The Lower Cretaceous Muddy Sandstone forms a stratigraphic trap at Bell Creek field, Powder River County, Montana. The thin, lenticular sandstone has an average thickness of only 20 ft, but porosity values range up to 33 percent and permeability values up to 13,500 md. The sandstone is fine grained to very fine grained. Quartz content ranges from 50 to 99 percent and averages 86 percent. Minor constituents are detrital feldspar, 1.7 percent; matrix, 6.0 percent; rock fragments, 2.2 percent; mica, 1.7 percent; and calcite cement, 1.8 percent. Average grain size of quartz is 0.16 mm, and sorting is good. Generally, grain size increases upward, but in most sandstone beds the size decreases in the uppermost 5 ft. The basal few feet is silty and shaly, laminated, burrowed, and apparently gradational with underlying beds. Bedding Changes upward from indistinct and massive to laminated and thi with a few large- and small-scale cross-laminations. Some siltstone and shale are interbedded within and lateral to the sandstone body.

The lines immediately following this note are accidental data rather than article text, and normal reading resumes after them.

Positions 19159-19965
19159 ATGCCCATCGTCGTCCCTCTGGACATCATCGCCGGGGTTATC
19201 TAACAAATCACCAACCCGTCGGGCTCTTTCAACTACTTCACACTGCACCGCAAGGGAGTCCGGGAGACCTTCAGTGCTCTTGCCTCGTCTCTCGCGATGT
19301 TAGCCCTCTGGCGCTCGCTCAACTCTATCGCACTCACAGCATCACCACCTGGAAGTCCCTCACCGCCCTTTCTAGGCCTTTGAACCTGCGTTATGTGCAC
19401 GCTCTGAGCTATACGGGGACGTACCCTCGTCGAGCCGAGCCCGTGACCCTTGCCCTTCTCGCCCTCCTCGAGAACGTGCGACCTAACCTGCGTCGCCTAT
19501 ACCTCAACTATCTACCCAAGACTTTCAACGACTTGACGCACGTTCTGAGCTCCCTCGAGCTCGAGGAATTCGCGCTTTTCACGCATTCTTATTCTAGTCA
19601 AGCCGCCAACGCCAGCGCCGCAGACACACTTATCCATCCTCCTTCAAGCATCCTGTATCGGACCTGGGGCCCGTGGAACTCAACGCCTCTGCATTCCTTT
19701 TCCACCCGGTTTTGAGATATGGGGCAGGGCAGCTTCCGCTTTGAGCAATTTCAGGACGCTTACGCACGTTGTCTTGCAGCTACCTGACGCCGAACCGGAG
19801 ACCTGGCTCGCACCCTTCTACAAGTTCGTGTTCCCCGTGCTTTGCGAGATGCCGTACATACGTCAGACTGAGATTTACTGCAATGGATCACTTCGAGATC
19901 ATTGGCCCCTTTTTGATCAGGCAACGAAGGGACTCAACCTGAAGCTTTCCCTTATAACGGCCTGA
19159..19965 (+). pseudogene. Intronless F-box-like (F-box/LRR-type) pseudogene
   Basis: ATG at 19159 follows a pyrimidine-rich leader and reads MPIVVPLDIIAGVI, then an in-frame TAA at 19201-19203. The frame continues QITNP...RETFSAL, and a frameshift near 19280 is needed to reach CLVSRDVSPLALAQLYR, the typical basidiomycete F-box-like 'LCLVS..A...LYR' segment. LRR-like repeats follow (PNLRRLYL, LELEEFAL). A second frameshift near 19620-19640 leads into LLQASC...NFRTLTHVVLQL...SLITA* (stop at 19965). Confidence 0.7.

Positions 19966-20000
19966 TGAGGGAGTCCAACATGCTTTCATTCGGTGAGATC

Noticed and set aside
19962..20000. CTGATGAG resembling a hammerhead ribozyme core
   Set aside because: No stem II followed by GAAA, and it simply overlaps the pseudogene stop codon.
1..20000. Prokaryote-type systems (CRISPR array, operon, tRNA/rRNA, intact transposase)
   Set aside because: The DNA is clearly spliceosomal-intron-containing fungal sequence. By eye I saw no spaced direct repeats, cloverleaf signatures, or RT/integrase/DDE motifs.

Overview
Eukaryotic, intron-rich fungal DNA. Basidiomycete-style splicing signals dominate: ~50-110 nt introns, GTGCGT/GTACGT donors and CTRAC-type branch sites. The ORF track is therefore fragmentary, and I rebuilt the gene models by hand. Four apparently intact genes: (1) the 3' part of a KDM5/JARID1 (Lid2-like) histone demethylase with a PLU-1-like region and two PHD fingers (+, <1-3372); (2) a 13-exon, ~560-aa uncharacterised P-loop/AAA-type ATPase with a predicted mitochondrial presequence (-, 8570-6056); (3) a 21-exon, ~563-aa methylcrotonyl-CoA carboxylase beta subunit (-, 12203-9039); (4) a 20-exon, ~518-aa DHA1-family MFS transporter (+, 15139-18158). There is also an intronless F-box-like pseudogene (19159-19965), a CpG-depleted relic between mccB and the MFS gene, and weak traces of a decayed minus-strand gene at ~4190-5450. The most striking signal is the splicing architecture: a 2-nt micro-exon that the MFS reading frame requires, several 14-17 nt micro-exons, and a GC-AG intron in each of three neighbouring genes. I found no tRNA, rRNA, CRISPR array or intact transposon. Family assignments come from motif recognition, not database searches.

The Muddy Sandstone at Bell Creek appears to be a barrier bar on the basis of its mineral composition, vertical textural change, bedding, and gross morphology. The updip permeability barrier may be formed by lagoonal siltstone and shale that are adjacent to the bar on the southeast.

A plot of quartz grain size versus quartz content shows that grain size increases with increasing quartz percentage, as might be expected. The quartz parameters segregate according to environment, however, and size and percentage increase from lower shoreface and lagoonal, through middle shoreface, to beach and upper shoreface. These relations are an aid to identification of environments and will be useful in exploration.

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